Assistance also included volunteers helping with the cleanup effort. Several missionaries in the Houston area wearing yellow Helping Hands t-shirts asked a woman if they could help clean up her yard. In a very firm tone, she indicated that she wanted every leaf raked and the yard cleaned perfectly. The missionaries went out of their way to make sure that they did an extra-special job for her. After they were finished, the woman came out to pay them because she thought she had hired them. When she was told they were doing it for service, she was thrilled.
The Church humanitarian aid system is experienced and well equipped to respond to a variety of disasters, including hurricanes. For instance, the Church provided 200 semi-truck loads of aid and 42,000 man-days of labor in response to Hurricane Katrina.
Disasters, as horrible as they are, give Latter-day Saints a chance to serve. Randy Ellis, Houston cannery manager and disaster volunteer, said: “We get involved because that’s who we are. We’re trying to follow the example of the Savior. It feels good to help your neighbor. We don’t do what we do to get people into the Church. We do it just to help people.”
Houston resident Billie Childress’s gratitude is typical of the many thanks the Mormon Helping Hands volunteers have received. “They have been fantastic,” she said. “They are unbelievable. They are a blessing.”
Bishops have many resources to meet members’ needs. Temporary financial help is available through special “fast offerings.” These funds are available to the bishop; they are donated monthly by members when they skip two consecutive meals and donate the money saved plus a generous additional amount for this purpose.
Also, across the country the Church operates enterprises that provide items for “bishops’ storehouses.”
For example, at farms in Utah, volunteers this summer picked more than a million pounds of peaches that were then canned and sent to bishops’ storehouses and public agencies in several states. Food, clothing and other necessities are stored in these warehouses until bishops requisition them for people in need.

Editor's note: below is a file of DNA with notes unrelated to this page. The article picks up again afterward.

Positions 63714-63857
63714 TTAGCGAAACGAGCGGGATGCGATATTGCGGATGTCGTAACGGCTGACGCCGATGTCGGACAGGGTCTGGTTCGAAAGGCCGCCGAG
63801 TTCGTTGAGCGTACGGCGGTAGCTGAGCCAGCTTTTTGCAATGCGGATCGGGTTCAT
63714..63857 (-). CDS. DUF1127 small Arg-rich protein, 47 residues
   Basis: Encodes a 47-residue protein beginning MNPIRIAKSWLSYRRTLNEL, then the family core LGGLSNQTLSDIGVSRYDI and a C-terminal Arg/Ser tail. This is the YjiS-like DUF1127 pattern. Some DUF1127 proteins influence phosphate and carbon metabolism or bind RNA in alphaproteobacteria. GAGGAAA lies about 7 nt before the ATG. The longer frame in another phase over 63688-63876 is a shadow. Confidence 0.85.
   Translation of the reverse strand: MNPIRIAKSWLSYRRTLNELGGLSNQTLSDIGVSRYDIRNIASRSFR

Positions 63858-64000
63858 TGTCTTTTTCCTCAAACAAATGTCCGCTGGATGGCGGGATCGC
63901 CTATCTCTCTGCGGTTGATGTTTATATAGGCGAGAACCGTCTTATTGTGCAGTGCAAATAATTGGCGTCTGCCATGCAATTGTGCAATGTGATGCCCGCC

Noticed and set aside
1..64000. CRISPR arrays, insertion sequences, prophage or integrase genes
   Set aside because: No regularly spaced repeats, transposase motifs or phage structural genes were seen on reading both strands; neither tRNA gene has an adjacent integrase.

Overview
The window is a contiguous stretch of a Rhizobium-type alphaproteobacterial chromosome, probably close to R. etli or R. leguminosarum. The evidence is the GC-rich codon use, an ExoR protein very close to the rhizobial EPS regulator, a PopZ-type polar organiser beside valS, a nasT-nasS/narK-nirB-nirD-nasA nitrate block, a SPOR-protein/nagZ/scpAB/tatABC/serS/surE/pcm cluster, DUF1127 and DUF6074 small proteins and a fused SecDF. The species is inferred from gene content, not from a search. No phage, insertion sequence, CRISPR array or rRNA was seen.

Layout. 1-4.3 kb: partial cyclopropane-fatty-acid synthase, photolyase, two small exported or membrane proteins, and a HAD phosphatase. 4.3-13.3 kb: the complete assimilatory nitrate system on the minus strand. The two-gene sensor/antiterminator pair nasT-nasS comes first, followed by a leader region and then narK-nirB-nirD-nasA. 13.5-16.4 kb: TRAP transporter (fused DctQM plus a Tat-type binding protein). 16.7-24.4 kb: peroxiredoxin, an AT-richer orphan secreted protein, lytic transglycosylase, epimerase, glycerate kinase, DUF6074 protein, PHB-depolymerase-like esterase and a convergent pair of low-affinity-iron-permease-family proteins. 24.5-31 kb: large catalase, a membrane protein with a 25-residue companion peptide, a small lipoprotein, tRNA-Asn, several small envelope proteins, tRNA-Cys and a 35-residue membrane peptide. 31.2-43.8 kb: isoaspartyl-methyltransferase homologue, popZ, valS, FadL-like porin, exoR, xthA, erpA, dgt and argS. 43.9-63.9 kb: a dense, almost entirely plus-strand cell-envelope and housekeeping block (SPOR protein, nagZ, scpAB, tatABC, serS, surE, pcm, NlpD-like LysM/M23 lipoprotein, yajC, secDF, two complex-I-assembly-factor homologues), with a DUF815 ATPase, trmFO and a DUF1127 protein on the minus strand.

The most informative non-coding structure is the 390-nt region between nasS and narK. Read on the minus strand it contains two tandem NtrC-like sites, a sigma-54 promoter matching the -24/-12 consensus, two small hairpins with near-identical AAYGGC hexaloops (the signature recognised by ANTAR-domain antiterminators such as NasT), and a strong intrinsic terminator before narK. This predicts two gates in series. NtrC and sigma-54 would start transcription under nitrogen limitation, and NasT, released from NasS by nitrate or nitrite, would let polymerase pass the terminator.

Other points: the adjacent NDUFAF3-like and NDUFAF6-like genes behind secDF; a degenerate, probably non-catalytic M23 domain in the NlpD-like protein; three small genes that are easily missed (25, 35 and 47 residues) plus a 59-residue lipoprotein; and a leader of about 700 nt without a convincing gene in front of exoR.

These items then become tangible symbols of the “time, effort and love generously contributed for the common good.” The Church also operates a thrift store (Deseret Industries) that collects unwanted household goods, sells them inexpensively and provides training and employment.
Two principles seem to make the LDS welfare program a success. First, nearly everyone involved donates time and talent, eliminating expensive bureaucracy. And bishops offer recipients the opportunity to work in return for assistance, helping preserve their dignity and self-respect.
South County abounds with examples of people receiving help:
– Matt Deakin of Morgan Hill’s First Ward tells of an elderly woman who lived in a mobile home that had fallen into serious disrepair. Through the course of several weeks volunteer members tore out and replaced worn carpet and damaged flooring, providing her a much better living environment.
– Bishop Carl Woodland of the Second Ward in Morgan Hill recounts the story of an octogenarian, a proud Army veteran, whose house’s roof badly needed repairing. Again, volunteers joined in to replace the roof and provide him a dry home for the winter.
In addition to helping its local members, the Church of Jesus Christ of Latter-day Saints also sponsors humanitarian relief and development projects that benefit the general public. Recent emergency relief assistance in times of disaster include the California wildfires and Hurricane Ike in Texas.